Maintain Additional User Attributes with JSON

PaperCut NG/MF maintains a wide variety of information for each userโ€™s account. For example, email addresses, ID numbers (max 2), print and copy quota etc. This article will help advanced PaperCut NG/MF administrators who need to extend NG/MF with custom user attributes in a structured and future-proof manner.

Sometimes you need to record user information that PaperCut Software didn’t think of when we created the NG/MF database structure. For example, you might want to delete internal accounts three months after use, record external account IDs, or something else that is specific to your environment.

The good news is that every user account has a notes property that you can use to store arbitrary text. However, as it’s a plain text field it can be hard to maintain anything more complex than a simple string, and even harder to extend use with new applications.

Fortunately JSON is a data format that stores complex data structures as text, and most modern programming languages provide libraries that make manipulating JSON data easy with native data structures such as arrays and associative arrays.

The benefit of encoding data as JSON in the Notes property is that we can add additional data for new applications as needed, without having to make changes to the existing applications that might use other JSON fields in our object. In addition, the data is stored as text and can be (carefully) updated via the NG/MF admin web interface.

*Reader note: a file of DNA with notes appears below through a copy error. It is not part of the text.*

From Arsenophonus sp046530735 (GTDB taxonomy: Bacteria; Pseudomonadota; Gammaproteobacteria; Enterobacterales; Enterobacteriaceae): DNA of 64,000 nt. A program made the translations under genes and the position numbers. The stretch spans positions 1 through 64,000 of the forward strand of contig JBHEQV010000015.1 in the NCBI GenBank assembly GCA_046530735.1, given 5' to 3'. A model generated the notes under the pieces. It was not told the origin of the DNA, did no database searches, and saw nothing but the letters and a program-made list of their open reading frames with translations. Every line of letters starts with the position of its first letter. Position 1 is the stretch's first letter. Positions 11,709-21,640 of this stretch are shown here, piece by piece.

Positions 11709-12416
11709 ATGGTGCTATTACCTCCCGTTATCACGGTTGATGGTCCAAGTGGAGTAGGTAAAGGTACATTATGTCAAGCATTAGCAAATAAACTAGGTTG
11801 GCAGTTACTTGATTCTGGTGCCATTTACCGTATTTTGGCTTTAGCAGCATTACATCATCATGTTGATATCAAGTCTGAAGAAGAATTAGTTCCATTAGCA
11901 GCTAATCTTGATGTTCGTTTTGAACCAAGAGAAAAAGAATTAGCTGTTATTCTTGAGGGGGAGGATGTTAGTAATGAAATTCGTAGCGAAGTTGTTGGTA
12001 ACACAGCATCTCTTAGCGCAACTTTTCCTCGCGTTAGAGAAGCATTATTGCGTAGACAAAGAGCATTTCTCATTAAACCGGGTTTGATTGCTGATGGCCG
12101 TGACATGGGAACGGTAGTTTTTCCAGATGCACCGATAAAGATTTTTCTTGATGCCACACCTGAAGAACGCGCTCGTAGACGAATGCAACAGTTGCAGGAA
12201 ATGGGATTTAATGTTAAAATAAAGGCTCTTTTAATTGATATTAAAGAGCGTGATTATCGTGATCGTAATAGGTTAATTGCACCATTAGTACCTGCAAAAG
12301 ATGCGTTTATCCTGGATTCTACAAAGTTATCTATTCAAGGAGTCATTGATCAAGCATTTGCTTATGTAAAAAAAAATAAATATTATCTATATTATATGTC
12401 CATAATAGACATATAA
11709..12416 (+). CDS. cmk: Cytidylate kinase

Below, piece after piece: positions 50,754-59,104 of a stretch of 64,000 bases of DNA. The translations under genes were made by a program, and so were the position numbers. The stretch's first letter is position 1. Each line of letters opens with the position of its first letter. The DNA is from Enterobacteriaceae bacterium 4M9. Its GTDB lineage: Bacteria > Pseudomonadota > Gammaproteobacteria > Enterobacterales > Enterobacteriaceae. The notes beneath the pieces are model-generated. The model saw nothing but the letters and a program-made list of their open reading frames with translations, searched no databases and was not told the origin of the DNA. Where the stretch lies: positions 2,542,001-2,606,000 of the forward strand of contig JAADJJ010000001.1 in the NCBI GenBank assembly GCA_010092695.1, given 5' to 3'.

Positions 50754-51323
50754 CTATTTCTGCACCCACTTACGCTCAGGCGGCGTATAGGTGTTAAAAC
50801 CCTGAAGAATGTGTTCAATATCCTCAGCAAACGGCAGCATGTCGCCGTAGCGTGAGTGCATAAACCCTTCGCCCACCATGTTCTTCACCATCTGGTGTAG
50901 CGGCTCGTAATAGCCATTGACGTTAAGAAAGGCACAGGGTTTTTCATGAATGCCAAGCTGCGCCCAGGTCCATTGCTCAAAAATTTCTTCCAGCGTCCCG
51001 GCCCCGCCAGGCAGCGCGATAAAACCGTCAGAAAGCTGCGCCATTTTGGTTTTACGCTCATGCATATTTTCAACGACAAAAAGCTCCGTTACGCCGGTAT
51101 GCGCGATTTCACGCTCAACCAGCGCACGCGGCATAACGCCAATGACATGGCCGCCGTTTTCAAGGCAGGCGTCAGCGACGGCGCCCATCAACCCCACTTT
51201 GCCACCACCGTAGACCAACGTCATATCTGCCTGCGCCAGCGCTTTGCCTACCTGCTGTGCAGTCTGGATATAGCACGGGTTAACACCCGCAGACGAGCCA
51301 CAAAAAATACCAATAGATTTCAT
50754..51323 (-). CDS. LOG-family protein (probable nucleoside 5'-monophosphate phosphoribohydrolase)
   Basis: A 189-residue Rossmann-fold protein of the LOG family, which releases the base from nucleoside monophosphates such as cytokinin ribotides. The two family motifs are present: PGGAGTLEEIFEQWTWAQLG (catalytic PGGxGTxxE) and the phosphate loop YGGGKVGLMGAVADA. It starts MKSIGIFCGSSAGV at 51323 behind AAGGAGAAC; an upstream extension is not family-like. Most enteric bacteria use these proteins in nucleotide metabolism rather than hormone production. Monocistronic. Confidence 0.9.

Let’s look at a practical example from the world of public libraries. This library gives patrons access to a 3D printer lab using a 3rd party fab lab management system, and during the summer many tourists want to use the library on a short-term, temporary basis. To cater to that, in our Notes property will need to store a couple of values.

  1. A ‘fab lab’ account number - so if the user needs to use 3D printing, you can invoice the expensive 3D prints via PaperCut NG/MF.
  2. An account expiry date - only for internal users who are not in the library management system. Visitors create their own temporary accounts via self-registration.

To represent the values in JSON we can create a text string that looks like:

{"fablab-account":"1234567","expiry-date": "2020-01-29"}

using the correct JSON libraries to encode and decode these strings onto native data structures.

I have created a short example that uses Python to manage account expiry and updating the account expiry date. It works as follows:

After a visitor creates their temporary account there is no expiry date defined. So each night we can loop through all the internal user accounts and:

  1. Add an expiry date if one is missing.
  2. If the expiry date is in the past, delete the account.

The NG/MF web services API gives us an easy way to achieve this.

  1. Get a list of all the internal users (with the getGroupMembers() API call).
  2. Retrieve the Notes property for each internal user (getUserProperty() API call).
  3. Add a future expiry date if one is needed. The Python datetime library works well, but we need to use the date.isoformat() and date.fromisoformat() to convert to and from the date strings stored in the JSON objects.
  4. Check the expiry date and delete the account if required (deleteExistingUser API call).


  • When unmarshalling JSON from text you need to handle invalid JSON text and provide a reasonable fall back. For example, in Python:
            userInfo = json.loads(notes)
            userInfo = {}
  • As well as users, shared accounts and printers also have notes properties so you can use this idea in other places.

Categories: How-to Articles, Scripting and APIs

Keywords: JSON, notes, API, integration, extension, custom, customize, customise, user properties